Dynamic versus Static Stretching Before a Run: Which Is Better?

By: Courtney Medlen, PT DPT

What is your pre-running ritual? Is it holding a quad stretch for 30 seconds, performing high knees and walking lunges, or just initiating the run with a light jog before accelerating full throttle? There are many debates over what is the best way to warm up before going for a run or participating in a sporting activity. However, when looking at the research and what is best for optimal muscle performance, the answer is simple: dynamic stretching pre-run.

While running, the body is required to go through a greater excursion of motion at the joints with an increased demand on the muscles for force production. Dynamic stretches prepare the body for this type of stress by taking the joint or muscle through a repetitive and challenging motion, while also warming up the muscle and preparing it for optimal activation.  Simultaneously, these movements activate the release of synovial fluid in the joints, especially in the lower extremity. Synovial fluid is like motor oil for the joints which protects the surfaces and cartilage that lines them from repetitive forces during running. These types of stretches are important because they also provide the joints and muscles with functional range of motion rather than flexibility, which helps to prevent injury during the run.  On the cellular level, dynamic stretches allow for increase in oxygen uptake at the muscles, lower lactate concentration, and raises blood pH, which all improve your body’s thermoregulation process and will enhance performance of the musculature. In simplistic terms, dynamic stretching will increase heart rate, body temperature, and blood flow so that your body feels warmed up sooner and more efficiently than with passive stretching

On the contrary, static stretches hold the muscle in a lengthened position, which essentially causes it to relax so you can move further into the range of motion you are trying to gain. This type of stretching will increase a muscle’s flexibility, but will conversely cause muscle inhibition and reduce the muscle’s ability to produce maximum force. If you stretch the muscle to its end range, you are decreasing its ability to recoil and therefore inhibiting its performance. This being said, if you static stretch and then immediately start your run, your muscles will not be capable of producing their max force and could result in compensatory motions from your body and potential injury.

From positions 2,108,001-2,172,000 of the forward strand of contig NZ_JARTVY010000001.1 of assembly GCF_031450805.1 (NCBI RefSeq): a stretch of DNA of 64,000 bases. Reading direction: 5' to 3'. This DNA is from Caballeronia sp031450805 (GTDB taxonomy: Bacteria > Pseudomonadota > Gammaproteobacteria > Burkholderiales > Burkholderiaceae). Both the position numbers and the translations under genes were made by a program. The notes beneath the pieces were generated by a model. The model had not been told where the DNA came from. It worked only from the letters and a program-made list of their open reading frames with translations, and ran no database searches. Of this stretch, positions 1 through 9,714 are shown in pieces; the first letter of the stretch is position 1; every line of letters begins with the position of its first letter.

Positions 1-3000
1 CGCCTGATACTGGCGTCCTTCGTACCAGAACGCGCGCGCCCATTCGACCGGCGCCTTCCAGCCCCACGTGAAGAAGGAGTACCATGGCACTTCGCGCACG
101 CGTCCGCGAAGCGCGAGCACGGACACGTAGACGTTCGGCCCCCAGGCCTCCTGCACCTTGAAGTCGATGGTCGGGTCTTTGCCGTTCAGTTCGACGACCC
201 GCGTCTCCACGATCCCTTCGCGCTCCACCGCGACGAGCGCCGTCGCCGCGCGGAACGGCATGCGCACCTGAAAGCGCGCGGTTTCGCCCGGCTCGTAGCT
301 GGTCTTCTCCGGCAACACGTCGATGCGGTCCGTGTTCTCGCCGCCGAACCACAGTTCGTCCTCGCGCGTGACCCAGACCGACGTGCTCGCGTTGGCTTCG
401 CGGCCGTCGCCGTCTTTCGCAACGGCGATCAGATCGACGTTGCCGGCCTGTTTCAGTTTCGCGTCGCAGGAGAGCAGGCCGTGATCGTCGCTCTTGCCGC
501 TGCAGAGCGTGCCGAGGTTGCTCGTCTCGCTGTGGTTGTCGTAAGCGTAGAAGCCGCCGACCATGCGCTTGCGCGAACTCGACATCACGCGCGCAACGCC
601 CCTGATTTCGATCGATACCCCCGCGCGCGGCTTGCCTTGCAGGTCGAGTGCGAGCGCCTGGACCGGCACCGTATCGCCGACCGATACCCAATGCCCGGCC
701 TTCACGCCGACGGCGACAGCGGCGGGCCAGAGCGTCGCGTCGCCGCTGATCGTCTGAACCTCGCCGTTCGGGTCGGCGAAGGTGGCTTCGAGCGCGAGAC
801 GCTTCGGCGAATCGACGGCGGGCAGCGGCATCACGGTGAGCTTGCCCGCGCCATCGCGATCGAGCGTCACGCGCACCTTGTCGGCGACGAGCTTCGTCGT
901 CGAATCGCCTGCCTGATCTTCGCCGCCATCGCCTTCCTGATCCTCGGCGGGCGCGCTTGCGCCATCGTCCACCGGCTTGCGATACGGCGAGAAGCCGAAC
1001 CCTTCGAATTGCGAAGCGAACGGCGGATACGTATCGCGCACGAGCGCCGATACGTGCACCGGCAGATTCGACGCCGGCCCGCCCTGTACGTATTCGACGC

Another reason for using dynamic stretching is the enhancement of neural activation. Muscles that are under active contraction (dynamic stretching) absorb more energy than those under relaxation (static stretching), which prepares the muscle to handle the loads imparted on the body during the run, instead of distributing them through tendons or ligaments and causing injury to these tissues.

So now the question is: what is a good way to perform a dynamic warm up? There have been studies that show a dynamic warm-up at submax levels (<60% VO2max) for 10-20 minutes in duration is sufficient in order to maximize muscle temperature without depleting its phosphate/energy stores. Also, it is important to keep in mind that a recovery period is necessary before blasting into the run. Typically, a 10-20 minute bout of dynamic warm up activities will require ~3-5 minutes of recovery so the phosphocreatine (energy) stores can be restored within the muscles. If your warm-up is too intense and not enough time for recovery is allotted, you could actually inhibit short-term performance by depleting your availability of high-energy phosphates in the muscle.

Below is a list of dynamic stretches that can be performed before your run. This is just a few of many dynamic stretches that can be performed. As with any warm-up, you need to perform it routinely and with proper dosing (intensity and duration) specific to the activity or length of run you will be participating in.

Dynamic Stretches:

  1. Leg Swings in all directions- forward, backward, side to side
  2. Walking Lunge
  3. Reverse Lunge or Diagonal Lunge with Arm Reach Overhead
  4. High Knees
  5. Butt Kicks
  6. Straight Leg Marching/Kicks
  7. Skipping
  8. Windmills
  9. Jumping Jacks
  10. Squat Jumps

*can be performed circuit style in order to target lower and upper extremity musculature instead of just performing 1 or 2 of the stretches!